A Case For Barbless Hooks

Discussion in 'Arts and Literature' started by GAT, Apr 5, 2013.

  1. GAT Active Member

    Posts: 4,165
    Willamette Valley, OR
    Ratings: +2,685 / 0
    Sad to admit it but this one is based on a true story.



    A Case for Barbless Hooks

    by Gene Trump

    It was not a particularly grand day for fly-fishing.

    The wind was stocking-cap cold and completely unruly. To the south loomed the Three Sisters mountains caped by dark snow clouds that flowed with the wind. Grey rain clouds rushed in from the desert to the east and menaced me with the constant threat of rain. Now and again the evil-looking clouds made good on their threats. So it was no great wonder that I was aptly foul-weather dressed. The wonder had to be why I was attempting to fly fish in such weather.

    The exclusive resort was typical of most exclusive resorts: built at the foot of year-round snow-capped mountains, a view from every condo or cabin of picture-perfect meadows, pine forests or the fairway of a golf course. Vast amounts of capital go into constructing resorts like this; what with the restaurant, horse barns, bicycle paths, golf courses, fishing ponds, the little guard house at the front gate. I certainly can't afford to buy into such a place. The little guard house is there to keep my type away from those who can.

    I do own a wallet and I have heard that certain folks actually use their wallets to hold money. I use mine as a convenient place to keep my fishing license. I once tried to keep money in the wallet but the fishing license must have eaten it.

    At this point you might rightfully ask how a pauper such as myself managed to find himself in such spendy surroundings -- bad weather or not. And I might answer: I snuck in. But I didn't.
    Strange thing about exclusive resorts -- the exclusive few that can afford to buy the exclusive property feel compelled to lesson the burden of the exclusive price tag by renting out the condos to the masses that are otherwise excluded. So much for the myth of the exclusive resort and the need for the little guard house.

    So I didn't have to sneak in. A few of us from the masses managed to save enough money (we kept it away from our wallets) to rent a condo for the weekend. And once you've got the plastic access card, the place is yours -- biking, hiking, golfing, fishing, meadow-watching, it's all your's. For the weekend.

    I'm not really keen on horses after a nearly-blind old grey mare tried to tail-swat my fly-festooned fishing fedora off my head. And having only played golf once -- my fly casting arm over-rode the golf stroke and no matter my stance, grip or grimace, the ball always made a beeline for the nearest form of water; a good technique for a fly-fisher but poor technique for a golfer. I decided to pass on the horse rides and golf rounds. Instead, the resort's fabled trout pond where large rainbows were raised for catch and release was the center of my attention.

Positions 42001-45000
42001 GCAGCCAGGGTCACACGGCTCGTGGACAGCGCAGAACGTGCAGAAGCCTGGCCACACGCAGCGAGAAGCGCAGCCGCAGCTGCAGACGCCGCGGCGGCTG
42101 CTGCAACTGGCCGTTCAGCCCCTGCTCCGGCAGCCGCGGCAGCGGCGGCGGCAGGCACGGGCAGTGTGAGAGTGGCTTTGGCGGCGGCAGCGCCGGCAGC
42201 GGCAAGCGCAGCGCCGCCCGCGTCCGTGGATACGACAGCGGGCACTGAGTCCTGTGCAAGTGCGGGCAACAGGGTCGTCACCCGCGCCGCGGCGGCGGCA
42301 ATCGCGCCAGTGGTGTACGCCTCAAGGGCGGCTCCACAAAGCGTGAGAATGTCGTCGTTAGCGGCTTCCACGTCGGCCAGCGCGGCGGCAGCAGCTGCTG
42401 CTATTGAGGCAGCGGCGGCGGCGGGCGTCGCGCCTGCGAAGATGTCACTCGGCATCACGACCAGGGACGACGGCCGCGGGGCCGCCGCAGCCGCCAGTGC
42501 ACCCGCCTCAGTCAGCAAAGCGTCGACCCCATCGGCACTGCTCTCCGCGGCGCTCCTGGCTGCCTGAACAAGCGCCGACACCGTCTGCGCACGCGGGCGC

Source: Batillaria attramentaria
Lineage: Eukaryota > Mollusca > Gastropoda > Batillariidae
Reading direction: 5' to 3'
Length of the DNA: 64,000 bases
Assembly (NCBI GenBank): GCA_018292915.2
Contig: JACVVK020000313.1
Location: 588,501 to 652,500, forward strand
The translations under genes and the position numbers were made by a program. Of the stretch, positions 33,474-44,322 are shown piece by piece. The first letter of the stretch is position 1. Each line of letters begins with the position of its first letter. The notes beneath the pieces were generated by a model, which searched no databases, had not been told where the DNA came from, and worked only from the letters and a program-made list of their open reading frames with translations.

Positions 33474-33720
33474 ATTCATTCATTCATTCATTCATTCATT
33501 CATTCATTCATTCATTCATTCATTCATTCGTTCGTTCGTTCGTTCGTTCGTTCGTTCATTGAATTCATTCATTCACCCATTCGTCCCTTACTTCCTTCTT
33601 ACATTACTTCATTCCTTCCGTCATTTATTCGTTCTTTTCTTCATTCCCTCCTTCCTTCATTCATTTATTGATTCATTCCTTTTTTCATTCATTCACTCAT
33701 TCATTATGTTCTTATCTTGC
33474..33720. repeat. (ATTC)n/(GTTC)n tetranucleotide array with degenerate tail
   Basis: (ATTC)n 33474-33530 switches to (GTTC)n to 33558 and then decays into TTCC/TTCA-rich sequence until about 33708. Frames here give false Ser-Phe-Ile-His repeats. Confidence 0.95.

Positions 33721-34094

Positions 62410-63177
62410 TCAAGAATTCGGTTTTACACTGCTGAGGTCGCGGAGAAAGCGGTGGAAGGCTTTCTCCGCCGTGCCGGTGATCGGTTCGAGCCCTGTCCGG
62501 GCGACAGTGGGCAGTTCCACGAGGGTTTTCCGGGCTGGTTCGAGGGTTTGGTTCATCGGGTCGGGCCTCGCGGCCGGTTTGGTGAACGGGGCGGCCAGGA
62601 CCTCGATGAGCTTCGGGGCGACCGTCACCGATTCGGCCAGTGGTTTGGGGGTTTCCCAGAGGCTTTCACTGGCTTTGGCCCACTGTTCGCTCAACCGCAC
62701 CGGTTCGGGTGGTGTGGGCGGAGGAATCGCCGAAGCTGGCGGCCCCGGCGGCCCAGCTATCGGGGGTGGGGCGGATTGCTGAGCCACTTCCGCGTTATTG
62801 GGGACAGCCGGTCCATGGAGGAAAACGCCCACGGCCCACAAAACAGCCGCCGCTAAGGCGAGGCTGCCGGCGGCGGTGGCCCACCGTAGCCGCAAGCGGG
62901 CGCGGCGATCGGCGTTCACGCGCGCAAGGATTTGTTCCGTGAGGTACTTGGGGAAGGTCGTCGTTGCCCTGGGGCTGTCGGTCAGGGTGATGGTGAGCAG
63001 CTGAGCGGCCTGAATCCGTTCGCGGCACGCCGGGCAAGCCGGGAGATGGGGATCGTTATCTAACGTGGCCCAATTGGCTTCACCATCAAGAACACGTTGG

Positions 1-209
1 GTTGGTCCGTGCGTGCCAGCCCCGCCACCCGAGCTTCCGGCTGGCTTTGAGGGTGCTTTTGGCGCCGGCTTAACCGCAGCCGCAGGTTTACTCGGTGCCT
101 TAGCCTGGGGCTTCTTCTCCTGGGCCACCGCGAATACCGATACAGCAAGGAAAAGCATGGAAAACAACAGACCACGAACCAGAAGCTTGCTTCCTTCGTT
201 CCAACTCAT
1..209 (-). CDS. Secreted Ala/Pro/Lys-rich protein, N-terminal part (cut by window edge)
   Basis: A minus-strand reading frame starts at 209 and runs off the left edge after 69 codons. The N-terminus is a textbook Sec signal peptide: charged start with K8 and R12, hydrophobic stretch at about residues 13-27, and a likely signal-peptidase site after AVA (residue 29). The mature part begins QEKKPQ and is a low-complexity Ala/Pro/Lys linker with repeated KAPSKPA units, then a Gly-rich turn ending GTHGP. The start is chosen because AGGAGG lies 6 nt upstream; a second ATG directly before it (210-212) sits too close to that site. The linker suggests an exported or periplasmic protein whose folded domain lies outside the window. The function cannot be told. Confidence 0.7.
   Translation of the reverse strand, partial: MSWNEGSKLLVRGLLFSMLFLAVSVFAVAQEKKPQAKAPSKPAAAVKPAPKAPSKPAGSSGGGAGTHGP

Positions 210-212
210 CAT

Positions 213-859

The pond was well-maintained by the resort, designated fly-fishing only and was known to hold rainbows that can be judged by the pound more-so than the inch. As I'm generally an inch fly-fisherman, I was excited about the chance to catch fish in the pound range. Even if it meant taking a good hour just to pull on enough clothing to do battle with the winds and rain. I wasn't about to let a little thing like gale force winds deter me from fishing the usually unaccessible pond that was the home of pound-sized rainbows. Besides, we only rented the condo for the weekend so it was now or never.

    On one side of the pond is a golf course, the other side a meadow and the last rest of the shoreline was taken up by rows of condos and an expensive restaurant. We rented one of the condos that faced the pond so all I had to do was open the sliding glass door, walk across the lawn and start casting. But as all anglers know, if it is easy to walk to, there can't be any fish there. So I decided to make my way around the pond to the far side. That meant climbing over barbed-wire fences and risking the pelt of golf balls but in my heart I knew the larger fish just had to be on the other side. I only tore my jacket once while climbing over the fences and the golf balls completely missed me at the driving range so getting to the other side wasn't as hazardous as I had feared.

    Too bad the weeds had grown up so bad on that side of the pond I couldn't retrieve a cast without also retrieving massive globs of aquatic plant life. I kept moving and casting until I found a spot where a retrieve could be made without dredging up weeds.